Flashback: Cursive live review

(Originally published in the San Francisco Bay Guardian, Feb. 2012)

Tears, booze, sex, pain, martyrdom, regret. Against my better judgment, I was singing along with the band. I was singing carefully, with my eyes closed and likely a smile creeping up in the corners of my mouth. I couldn’t help it, it came from within, as much as that particular act generally annoys me in packed settings. The swell of angular guitar and thundering drums pulled back mostly leaving higher octave vocals from a scale that slides to and fro: “Your tears are only alibis/To prove you still feel/You only feel sorry for yourself/Well get on that cross/That’s all you’re good for.”

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Charlie Megira for San Francisco Bay Guardian

Like some bastard love child of Link Wray and Johnny Thunders, Berlin-by-way-of-Israel rock ‘n’ roller Charlie Megira has mastered the art of blending 1950s-style rock guitar and spooky, blood-curdling howls. In his newest incarnation (though not as new as it may seem, but we’ll get to that later), the Bet She’an Valley Hillbillies, he takes those building blocks and adds a vroom-vroom rockabilly twang […]


This is one taco. The tempeh taco from all-#vegan Shine Cafe in Morro Bay.

This is one taco. The tempeh taco from all-#vegan Shine Cafe in Morro Bay.


Flashback: Balkan brass blowup for SF Bay Guardian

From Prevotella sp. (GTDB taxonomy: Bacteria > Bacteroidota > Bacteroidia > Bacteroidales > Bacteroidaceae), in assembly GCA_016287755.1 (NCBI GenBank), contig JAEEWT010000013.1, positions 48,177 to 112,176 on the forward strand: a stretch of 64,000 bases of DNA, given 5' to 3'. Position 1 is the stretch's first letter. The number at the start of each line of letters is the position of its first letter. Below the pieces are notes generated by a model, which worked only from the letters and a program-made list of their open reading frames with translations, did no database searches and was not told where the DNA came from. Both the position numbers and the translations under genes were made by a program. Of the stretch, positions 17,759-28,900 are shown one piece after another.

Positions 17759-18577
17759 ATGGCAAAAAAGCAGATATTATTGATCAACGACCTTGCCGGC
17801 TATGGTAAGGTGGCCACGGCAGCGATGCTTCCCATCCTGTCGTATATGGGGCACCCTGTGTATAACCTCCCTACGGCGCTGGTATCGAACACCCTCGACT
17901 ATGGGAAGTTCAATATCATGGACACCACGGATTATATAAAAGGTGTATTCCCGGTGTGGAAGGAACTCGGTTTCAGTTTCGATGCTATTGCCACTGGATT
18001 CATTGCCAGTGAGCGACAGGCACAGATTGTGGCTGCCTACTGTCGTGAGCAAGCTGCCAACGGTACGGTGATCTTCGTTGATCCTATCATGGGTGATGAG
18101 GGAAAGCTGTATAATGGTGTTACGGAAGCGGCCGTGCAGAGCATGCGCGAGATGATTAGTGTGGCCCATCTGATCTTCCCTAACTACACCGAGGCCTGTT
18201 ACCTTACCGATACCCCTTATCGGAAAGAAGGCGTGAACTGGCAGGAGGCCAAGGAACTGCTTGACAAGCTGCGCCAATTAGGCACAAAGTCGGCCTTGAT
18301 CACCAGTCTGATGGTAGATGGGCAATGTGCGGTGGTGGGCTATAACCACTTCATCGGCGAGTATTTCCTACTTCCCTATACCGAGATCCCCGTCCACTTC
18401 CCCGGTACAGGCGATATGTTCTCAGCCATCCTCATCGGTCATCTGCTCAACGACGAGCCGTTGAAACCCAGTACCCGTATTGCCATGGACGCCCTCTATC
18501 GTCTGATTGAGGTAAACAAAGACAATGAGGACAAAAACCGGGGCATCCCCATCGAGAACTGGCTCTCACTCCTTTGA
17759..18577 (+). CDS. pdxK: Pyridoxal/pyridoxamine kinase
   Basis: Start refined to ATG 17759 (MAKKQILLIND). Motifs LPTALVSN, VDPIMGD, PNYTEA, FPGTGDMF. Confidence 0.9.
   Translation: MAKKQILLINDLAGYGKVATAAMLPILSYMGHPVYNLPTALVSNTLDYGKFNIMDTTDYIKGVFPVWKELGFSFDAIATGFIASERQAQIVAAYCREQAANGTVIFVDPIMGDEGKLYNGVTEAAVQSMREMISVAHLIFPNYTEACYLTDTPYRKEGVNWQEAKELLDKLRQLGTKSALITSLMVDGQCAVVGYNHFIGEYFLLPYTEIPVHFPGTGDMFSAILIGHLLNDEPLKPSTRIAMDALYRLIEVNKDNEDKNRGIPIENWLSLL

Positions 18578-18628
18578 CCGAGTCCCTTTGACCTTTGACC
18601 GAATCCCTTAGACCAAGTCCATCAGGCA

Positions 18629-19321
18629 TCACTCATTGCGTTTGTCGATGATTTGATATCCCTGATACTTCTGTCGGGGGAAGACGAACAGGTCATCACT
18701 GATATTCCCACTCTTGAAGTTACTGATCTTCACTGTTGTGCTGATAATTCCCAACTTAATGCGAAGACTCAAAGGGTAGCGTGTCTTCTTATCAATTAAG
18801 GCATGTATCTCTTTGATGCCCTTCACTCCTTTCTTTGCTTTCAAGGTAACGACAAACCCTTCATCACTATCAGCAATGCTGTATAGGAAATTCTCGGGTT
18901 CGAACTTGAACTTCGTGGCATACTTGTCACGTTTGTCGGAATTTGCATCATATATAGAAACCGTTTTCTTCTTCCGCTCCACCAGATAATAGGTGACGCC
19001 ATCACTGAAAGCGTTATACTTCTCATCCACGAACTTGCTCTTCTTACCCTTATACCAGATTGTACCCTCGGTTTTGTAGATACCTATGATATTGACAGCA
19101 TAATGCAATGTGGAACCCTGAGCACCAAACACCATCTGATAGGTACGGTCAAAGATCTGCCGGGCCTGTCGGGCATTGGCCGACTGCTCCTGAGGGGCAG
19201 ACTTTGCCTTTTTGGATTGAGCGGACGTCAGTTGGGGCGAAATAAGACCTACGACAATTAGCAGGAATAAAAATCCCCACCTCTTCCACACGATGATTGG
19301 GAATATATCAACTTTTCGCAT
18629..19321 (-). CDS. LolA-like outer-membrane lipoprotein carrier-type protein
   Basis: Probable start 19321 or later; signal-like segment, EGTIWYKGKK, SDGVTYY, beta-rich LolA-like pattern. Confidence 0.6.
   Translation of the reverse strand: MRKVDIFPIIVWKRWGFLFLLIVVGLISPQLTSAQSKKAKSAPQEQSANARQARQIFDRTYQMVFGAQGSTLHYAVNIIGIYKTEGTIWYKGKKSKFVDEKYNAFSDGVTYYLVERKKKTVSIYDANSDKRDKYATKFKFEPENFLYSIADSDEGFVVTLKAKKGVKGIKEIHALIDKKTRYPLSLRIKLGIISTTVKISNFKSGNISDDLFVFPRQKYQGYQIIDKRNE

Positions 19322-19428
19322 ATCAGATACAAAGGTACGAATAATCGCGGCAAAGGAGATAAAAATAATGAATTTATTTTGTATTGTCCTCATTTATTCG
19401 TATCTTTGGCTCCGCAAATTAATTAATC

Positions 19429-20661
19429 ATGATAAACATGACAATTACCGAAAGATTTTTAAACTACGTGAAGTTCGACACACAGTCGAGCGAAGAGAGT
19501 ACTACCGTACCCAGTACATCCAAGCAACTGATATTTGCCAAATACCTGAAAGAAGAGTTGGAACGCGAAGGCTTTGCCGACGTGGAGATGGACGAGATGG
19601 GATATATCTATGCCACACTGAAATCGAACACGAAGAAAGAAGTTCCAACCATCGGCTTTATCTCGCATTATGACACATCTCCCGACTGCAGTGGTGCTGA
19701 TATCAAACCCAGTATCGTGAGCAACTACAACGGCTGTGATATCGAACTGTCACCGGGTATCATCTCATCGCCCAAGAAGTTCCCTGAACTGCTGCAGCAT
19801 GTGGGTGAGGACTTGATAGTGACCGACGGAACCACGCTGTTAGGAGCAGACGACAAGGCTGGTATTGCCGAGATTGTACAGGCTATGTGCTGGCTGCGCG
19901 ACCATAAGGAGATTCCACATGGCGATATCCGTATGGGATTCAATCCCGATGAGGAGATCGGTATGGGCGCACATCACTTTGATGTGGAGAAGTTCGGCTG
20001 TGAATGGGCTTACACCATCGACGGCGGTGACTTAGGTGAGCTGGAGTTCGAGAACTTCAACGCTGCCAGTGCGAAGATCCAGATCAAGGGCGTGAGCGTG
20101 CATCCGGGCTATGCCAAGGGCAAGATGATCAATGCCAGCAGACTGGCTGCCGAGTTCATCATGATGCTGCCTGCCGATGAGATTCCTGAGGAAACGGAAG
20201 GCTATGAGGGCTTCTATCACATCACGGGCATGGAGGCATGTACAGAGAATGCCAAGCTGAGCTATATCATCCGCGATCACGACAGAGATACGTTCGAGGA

[This story originally appeared in the SF Bay Guardian, Dec. 2012]

Balkan brass blowup 

If you’re going to book a Balkan-influenced band, don’t expect the crowd to stay put. The Bay Area’s Inspector Gadje, an offshoot of the Brass Liberation Orchestra, usually packs in around 15 players, including 12 on horns and three percussionists. When the raucous group came marching through the wilderness (read: Golden Gate Park) during Outside Lands, it filled in crevices between trees, and created an instant party atmosphere between the main stages. Those fast-walking through the thoroughfare of Choco Lands stopped in their tracks, surrounded the group, and started dancing, against everyone’s better judgment. It all happened in the blink of a dirt-lodged eye.

"A lot of Balkan music has a great ‘party’ feel to it…even when the music includes moments or textures that might have a darker feel, the music is played with an undeniable exuberance," says Oakland’s David Murray. "The rhythms of the Balkans; Greece, Macedonia, Serbia, Bulgaria, etc., include many unusual time signatures that are compelling and especially attractive to musicians." […]


Flashback: Life Coach for SF Bay Guardian

[Originally published in April 2013, San Francisco Bay Guardian]


"I felt like, if I don’t put these songs out, they’re just going to fade away," Phil Manley says from the enclosed playground in the Panhandle. He’s doing double-duty as an artist on an interview and a father watching his 15-month-old daughter in the park. And he’s prepping for a show at the Knockout later in the night.

It’s a juggling act the musician-producer knows well. He was a founding member of influential DC post-rock trio Trans Am, and has played with the Fucking Champs and Oneida. He’s produced albums for Wooden Shjips, Grass Widow, Date Palms, and Golden Void. And most recently, he released a textured, guitar-heavy drone rock album called Alphawaves (April 16, Thrill Jockey) with his new band, Life Coach. […]